While I made a good confession when I came back to the church I made a general confession five years later, just before I was received into the Lay Carmelite Order. I went back as far as I could remember (I was 49 years old) and wrote down all the mortal sins I could remember committing, even if I had confessed them in the past - some I had not. I came up with 13 written pages after the week-long process of examining my conscience.

I'd made an appointment with a very loving priest who agreed to meet with me and hear my general confession. It was a wonderful, humbling, and healing experience. Since I had a written list I didn't forget A, B, or C and it only took about 45 minutes. I've heard of some general confessions taking 90-120 minutes, but I wasn't seeking a lot of advice - just getting everything out there, laying my soul bare before my Lord and God. The priest told me a just few things about the wonders of God's infinite mercy, said the words of absolution, then gave me a great big hug.

This was all last year. Since returning to the church I've tried to go to confession bimonthly - then monthly - then biweekly. Now it's about every week. I mostly confess venial sins but if I remember an old (or new!!!) mortal sin I'm sure to bring it up.


#18

I was able to contact my priest, via Flock Notes, after posting my situation. He assured me that my sins are absolved but he will meet with me to celebrate God's absolution and the forgiveness which is provided through Our Lord Jesus; at that time I will verbally confess all of the forgotten sins. Thank You - With Love In Our Lord - Karen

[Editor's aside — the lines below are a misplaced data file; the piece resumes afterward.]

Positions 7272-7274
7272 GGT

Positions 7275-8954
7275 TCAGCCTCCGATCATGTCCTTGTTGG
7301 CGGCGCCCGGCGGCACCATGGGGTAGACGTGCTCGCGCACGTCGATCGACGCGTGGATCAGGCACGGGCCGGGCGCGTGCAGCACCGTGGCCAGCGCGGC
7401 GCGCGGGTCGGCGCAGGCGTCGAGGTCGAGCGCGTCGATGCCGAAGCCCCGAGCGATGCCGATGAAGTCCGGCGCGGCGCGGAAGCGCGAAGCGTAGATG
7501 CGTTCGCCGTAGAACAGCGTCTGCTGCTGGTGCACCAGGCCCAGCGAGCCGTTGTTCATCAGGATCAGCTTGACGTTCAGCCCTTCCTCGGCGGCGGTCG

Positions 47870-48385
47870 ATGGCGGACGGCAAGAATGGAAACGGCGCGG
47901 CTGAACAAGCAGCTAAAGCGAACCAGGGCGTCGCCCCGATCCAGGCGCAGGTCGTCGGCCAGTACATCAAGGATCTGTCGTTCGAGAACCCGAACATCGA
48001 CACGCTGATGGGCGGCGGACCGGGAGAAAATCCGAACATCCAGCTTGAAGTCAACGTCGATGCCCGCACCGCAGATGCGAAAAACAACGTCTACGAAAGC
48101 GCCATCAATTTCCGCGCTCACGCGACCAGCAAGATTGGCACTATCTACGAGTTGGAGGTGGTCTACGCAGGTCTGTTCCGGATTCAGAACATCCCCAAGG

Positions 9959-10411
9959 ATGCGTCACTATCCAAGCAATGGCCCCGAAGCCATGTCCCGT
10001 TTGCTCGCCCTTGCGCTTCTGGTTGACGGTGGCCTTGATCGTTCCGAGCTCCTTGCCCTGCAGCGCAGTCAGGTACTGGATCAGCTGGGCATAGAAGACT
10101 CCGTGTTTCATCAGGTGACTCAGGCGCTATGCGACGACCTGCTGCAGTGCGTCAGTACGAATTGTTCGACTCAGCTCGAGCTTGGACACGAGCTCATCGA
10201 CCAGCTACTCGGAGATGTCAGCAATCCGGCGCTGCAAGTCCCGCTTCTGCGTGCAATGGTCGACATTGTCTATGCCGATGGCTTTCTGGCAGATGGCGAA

#19

If you thought something was OK and it turns out it was not, how is that a mortal sin? Knowledge that something is a sin is required.


#20

[quote="SHoJ, post:8, topic:323682"]
Okay, so Jimmy Akins says so, but what about the CCC? Have I not read it (CCC 1422 - 1498) closely enough? Because I find nowhere in "The Sacrament of Penance and Reconciliation" section that we must confess mortal sins if we remember them at a later date.

Please, can you show me where in the Catechism, it say that we must confess mortal sins that we forgot but later remember. The reason I am asking this is because my priest has cut me off in the past when I tried to confess an "old" mortal sin that I later remembered, telling me it had already been absolved during my previous confession and to move on.

[/quote]

I was told in my catechism that as long as a person is honest and tells all he sins he can remember, he is absolved. It was explained to me like this: "God doesn't send people to hell on a technicality."

I think it is generally advised to tell the sin the next time you go to confession, but it isn't necessary to run out immediately to confession, or to refrain from the eucharist. You are indeed in a state of grace. I think the reason it is recommended to confess at your next confession (whenever that may be) is both to formally relieve your conscience and possibly to obtain guidance/counsel from the priest.